Spencer Williams

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Spencer Williams
Spencer Williams - pianist.jpg
Background information
Birth nameSpencer Williams
Born(1889-10-14)October 14, 1889
New Orleans, U.S.
DiedJuly 14, 1965(1965-07-14) (aged 75)
Flushing, New York, U.S.
GenresJazz, popular music
Occupation(s)Composer, musician
InstrumentsPiano, vocals
Associated actsFats Waller, Josephine Baker

Spencer Williams (October 14, 1889 – July 14, 1969) was an American jazz and popular music composer, pianist, and singer. He is best known for his hit songs "Basin Street Blues", "I Ain't Got Nobody", "Royal Garden Blues", "I've Found a New Baby", "Everybody Loves My Baby", "Tishomingo Blues", and many others.


Spencer Williams was born in New Orleans. He was educated at St. Charles University in New Orleans.[1][2]

Williams was performing in Chicago by 1907, and moved to New York City about 1916. After arriving in New York, he co-wrote several songs with Anton Lada of the Louisiana Five. Among those songs was "Basin Street Blues", which became one of his most popular songs and is still recorded by musicians to this day.[2]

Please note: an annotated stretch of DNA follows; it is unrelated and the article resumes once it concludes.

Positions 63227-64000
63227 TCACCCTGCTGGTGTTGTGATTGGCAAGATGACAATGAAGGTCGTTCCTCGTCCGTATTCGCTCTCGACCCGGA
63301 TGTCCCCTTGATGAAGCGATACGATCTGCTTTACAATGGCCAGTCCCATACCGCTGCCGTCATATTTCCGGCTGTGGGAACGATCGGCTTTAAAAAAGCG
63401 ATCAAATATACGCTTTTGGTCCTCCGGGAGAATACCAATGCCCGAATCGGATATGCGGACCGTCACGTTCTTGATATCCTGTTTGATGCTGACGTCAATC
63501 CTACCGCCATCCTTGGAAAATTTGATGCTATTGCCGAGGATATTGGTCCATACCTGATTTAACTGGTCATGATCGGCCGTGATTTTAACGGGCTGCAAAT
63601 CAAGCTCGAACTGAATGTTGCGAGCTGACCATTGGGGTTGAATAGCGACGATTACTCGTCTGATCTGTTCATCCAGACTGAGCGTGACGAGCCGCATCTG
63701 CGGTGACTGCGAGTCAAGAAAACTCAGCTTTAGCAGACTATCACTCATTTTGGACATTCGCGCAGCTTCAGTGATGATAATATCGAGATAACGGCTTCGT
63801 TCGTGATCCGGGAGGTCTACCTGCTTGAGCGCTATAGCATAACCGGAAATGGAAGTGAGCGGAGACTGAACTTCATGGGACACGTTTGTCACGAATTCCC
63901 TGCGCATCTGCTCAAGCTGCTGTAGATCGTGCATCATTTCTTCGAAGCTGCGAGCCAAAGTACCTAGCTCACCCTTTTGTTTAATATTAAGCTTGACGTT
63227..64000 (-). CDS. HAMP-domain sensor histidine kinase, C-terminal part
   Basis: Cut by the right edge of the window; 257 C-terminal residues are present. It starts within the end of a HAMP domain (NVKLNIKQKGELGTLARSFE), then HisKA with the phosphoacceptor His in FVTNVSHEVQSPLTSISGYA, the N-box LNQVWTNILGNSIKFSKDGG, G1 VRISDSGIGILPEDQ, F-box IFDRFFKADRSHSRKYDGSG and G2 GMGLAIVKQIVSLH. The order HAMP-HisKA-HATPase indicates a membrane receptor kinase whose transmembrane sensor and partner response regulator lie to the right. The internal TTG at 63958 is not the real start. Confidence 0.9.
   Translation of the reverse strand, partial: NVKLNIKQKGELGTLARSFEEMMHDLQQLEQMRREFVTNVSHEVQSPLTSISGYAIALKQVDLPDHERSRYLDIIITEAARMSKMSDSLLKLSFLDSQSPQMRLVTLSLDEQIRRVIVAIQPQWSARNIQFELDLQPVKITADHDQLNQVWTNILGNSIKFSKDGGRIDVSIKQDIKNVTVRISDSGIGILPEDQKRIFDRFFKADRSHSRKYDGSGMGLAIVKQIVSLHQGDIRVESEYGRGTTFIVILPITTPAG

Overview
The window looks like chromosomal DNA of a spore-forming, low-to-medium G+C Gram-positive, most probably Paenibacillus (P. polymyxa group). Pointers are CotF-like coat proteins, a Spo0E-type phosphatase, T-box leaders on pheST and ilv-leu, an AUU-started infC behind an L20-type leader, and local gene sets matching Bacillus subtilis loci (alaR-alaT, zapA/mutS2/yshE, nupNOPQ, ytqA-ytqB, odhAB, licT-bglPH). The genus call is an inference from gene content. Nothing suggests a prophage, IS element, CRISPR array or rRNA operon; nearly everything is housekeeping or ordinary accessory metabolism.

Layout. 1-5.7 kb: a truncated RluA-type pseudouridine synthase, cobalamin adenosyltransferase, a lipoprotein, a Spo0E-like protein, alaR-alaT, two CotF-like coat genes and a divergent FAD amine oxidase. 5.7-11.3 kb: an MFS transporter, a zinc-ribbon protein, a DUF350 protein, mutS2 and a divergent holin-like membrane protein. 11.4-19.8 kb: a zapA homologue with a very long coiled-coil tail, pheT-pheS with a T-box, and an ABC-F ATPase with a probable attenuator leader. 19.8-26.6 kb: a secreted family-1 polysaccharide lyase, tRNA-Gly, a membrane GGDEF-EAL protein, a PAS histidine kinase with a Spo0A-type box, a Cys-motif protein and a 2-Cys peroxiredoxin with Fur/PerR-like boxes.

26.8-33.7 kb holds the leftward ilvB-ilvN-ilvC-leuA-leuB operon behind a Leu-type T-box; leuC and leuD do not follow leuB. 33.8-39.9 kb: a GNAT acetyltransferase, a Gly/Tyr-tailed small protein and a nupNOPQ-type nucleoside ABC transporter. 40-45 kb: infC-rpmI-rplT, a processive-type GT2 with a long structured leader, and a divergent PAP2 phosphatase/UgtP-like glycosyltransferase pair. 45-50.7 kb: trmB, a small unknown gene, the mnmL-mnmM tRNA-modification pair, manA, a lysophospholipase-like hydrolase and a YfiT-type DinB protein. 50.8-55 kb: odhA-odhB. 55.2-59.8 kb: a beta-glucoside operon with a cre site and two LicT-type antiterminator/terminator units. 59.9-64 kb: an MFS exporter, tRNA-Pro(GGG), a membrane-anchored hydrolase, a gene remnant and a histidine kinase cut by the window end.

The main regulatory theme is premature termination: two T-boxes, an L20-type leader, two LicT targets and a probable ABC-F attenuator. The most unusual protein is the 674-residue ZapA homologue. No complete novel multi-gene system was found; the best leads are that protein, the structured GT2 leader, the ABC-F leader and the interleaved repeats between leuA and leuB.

Williams toured Europe with bands from 1925 to 1928; during this time he wrote for Josephine Baker at the Folies Bergère in Paris. Williams then returned to New York for a few years. In 1932, he moved to Europe for good, spending many years in London before moving to Stockholm in 1951, where he spent most of the rest of his life. Williams was married to Pat Castleton (a stage name of Agnes Bage). They had two daughters together called Della and Lindy.[3] Williams returned to New York shortly before his death in Flushing, New York on July 14, 1965.[2]

His hit songs include "Basin Street Blues", "She'll Be Comin Around That Mountain", "I Ain't Got Nobody", "Royal Garden Blues", "Mahogany Hall Stomp", "I've Found a New Baby", "Everybody Loves My Baby", "Shimmy-Sha-Wobble", "Boodle Am Shake", "Tishomingo Blues", "Fireworks", "I Ain't Gonna Give Nobody None of My Jelly Roll", "Arkansas Blues", "Paradise Blues", "When Lights Are Low","Dallas Blues", and "My Man o’ War".

Williams was inducted into the Songwriters Hall of Fame in 1970.[4]


  1. ^ "Tishomingo Blues:Spencer Williams". Riverwalk Jazz. Archived from the original on June 13, 2010. Retrieved September 13, 2010.
  2. ^ a b c Ankeny, Jason. "Biography of Spencer Williams". AllMusic. Retrieved September 13, 2010.
  3. ^ Giddins, Gary (18 May 2000). "Visions of Jazz: The First Century". Oxford University Press, USA. Retrieved 22 December 2017 – via Google Books.
  4. ^ "Spencer Williams". Songwriters Hall of Fame. Archived from the original on October 13, 2010. Retrieved September 13, 2010.